Where Google failed in China, Microsoft steps in

Google and China CBS/AP

CBS/AP

Google has exited the Chinese market for online search, but two of its biggest rivals, Microsoft and Baidu, have signed a pact to cooperate in the populous country.

Specifically, Microsoft will supply search results for English-language queries on the Chinese search engine, according to representatives for both companies who spoke to The New York Times and Dow Jones today.

"More and more people here are searching for English terms...but Baidu hasn't done a good job. So here's a way for us to do it," a Baidu representative told the Times.

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Baidu is the top search engine in China, with Google in second place. Microsoft, which acquired Yahoo's search assets, is working hard to gain search influence. Search has been financially powerful for Google, which sells advertisements based on people's search terms.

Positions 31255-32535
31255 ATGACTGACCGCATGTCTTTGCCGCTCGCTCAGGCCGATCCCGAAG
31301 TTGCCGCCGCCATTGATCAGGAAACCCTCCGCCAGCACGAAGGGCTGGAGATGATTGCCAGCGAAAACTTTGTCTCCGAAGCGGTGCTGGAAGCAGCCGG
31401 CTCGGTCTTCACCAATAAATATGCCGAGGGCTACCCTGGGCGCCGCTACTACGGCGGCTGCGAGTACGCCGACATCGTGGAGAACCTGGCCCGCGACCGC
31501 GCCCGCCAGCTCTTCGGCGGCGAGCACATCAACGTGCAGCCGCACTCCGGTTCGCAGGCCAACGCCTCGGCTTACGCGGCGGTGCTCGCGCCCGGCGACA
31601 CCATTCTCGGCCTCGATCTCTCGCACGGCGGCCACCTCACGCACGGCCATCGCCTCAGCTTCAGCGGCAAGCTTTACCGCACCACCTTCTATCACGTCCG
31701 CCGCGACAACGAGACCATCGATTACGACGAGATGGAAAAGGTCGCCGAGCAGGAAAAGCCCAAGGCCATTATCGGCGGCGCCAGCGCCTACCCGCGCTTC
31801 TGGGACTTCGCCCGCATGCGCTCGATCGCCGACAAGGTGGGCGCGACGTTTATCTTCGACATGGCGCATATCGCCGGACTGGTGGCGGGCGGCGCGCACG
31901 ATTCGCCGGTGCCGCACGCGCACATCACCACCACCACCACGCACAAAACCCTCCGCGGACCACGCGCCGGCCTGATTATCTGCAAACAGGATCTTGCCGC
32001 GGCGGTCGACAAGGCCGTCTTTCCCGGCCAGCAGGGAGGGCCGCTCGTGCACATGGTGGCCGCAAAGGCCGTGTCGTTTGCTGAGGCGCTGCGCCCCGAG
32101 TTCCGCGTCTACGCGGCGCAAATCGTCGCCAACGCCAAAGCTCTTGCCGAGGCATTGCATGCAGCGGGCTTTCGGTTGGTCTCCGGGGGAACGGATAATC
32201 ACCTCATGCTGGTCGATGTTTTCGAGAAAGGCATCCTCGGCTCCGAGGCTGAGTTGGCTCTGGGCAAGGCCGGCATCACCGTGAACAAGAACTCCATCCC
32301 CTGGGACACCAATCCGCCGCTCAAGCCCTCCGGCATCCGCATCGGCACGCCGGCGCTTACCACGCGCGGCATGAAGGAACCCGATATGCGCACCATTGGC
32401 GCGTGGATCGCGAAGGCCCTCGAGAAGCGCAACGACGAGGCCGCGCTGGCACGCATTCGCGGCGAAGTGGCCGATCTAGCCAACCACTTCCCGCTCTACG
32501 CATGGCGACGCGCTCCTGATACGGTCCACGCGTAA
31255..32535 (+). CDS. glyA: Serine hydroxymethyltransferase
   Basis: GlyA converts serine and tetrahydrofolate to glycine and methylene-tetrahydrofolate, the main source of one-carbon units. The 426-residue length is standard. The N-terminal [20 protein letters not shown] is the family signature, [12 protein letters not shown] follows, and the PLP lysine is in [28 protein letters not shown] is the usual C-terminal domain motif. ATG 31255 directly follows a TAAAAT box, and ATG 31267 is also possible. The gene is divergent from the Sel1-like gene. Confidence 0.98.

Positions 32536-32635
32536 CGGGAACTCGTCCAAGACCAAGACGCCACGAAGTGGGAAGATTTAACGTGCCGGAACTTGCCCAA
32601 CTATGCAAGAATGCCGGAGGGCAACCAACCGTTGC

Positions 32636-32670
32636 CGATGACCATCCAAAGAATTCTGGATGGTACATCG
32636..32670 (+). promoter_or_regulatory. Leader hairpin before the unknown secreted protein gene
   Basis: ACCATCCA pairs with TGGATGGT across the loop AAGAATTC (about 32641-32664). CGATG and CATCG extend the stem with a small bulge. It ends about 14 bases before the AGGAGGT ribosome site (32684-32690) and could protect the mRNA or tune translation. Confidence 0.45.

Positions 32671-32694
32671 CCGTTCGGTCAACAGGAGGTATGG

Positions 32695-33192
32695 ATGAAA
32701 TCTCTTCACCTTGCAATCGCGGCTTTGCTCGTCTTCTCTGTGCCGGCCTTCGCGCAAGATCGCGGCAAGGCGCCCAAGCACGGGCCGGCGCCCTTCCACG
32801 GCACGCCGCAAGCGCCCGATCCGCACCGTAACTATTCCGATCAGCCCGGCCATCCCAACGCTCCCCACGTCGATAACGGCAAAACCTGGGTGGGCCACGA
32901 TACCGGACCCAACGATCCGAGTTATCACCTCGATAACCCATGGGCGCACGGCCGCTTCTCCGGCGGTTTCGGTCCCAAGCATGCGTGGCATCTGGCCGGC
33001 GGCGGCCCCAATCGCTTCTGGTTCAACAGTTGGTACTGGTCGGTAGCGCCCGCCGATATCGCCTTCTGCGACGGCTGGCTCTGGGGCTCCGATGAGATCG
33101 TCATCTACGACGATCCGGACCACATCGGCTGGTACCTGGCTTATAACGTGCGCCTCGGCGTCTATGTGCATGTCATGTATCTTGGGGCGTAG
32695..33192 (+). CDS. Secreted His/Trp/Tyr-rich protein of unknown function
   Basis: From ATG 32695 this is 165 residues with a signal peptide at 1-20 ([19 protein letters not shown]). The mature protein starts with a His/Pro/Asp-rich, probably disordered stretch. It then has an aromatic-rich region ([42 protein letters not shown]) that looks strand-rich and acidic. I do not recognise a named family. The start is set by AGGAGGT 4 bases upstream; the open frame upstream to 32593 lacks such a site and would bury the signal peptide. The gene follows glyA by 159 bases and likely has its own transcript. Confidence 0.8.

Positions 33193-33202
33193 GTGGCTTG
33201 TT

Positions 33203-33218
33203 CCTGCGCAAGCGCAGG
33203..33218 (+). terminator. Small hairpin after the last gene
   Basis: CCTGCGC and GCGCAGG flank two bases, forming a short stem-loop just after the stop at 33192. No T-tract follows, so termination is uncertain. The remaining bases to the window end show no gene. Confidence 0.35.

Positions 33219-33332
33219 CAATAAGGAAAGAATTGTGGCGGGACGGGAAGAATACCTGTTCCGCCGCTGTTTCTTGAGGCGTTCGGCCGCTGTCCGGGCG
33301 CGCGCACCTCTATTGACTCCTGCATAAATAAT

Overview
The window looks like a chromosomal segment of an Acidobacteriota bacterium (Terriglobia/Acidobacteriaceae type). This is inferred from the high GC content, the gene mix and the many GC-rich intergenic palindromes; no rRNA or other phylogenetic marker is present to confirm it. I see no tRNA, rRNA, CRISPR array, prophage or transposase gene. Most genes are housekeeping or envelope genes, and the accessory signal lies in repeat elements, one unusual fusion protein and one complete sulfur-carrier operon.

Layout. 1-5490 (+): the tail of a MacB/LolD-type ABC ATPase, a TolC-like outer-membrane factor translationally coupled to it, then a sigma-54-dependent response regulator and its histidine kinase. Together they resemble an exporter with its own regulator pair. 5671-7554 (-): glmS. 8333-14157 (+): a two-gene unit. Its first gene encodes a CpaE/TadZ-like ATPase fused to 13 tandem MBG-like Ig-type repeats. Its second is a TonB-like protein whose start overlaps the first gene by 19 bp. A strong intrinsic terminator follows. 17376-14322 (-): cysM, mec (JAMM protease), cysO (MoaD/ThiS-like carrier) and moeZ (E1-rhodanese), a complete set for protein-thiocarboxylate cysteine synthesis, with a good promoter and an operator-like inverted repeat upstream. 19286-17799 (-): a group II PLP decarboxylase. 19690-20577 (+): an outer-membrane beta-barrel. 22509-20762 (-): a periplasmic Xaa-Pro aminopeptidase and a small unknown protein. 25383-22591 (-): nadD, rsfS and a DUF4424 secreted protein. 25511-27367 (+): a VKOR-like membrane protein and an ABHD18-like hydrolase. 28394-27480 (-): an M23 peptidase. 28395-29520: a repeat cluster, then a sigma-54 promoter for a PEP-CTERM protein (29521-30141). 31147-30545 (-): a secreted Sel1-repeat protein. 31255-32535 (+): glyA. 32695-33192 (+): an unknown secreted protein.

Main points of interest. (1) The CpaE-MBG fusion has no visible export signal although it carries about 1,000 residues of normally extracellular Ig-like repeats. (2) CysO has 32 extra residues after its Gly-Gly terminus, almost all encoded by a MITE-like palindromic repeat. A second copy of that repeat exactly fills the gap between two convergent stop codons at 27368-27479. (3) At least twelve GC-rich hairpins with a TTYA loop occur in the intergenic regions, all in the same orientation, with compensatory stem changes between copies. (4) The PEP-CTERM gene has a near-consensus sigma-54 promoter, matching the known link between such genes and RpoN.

Such search partnerships are not unknown in the industry. Ask Jeeves uses Google results, and Yahoo uses Microsoft's Bing search results. Typically, the supplier of the search term gets a portion of the resulting ad revenue.

Google withdrew its China-specific Web site after raising concerns about censorship and other matters a year and a half ago.

Microsoft didn't adopt Google's stance, sticking with a policy it had established years earlier. "We certainly think it is better for us to be present around the world rather than not," Microsoft Brad Smith said after a 2006 incident in which Microsoft was criticized for censoring.

This article originally appeared on CNET. Visit the original here.

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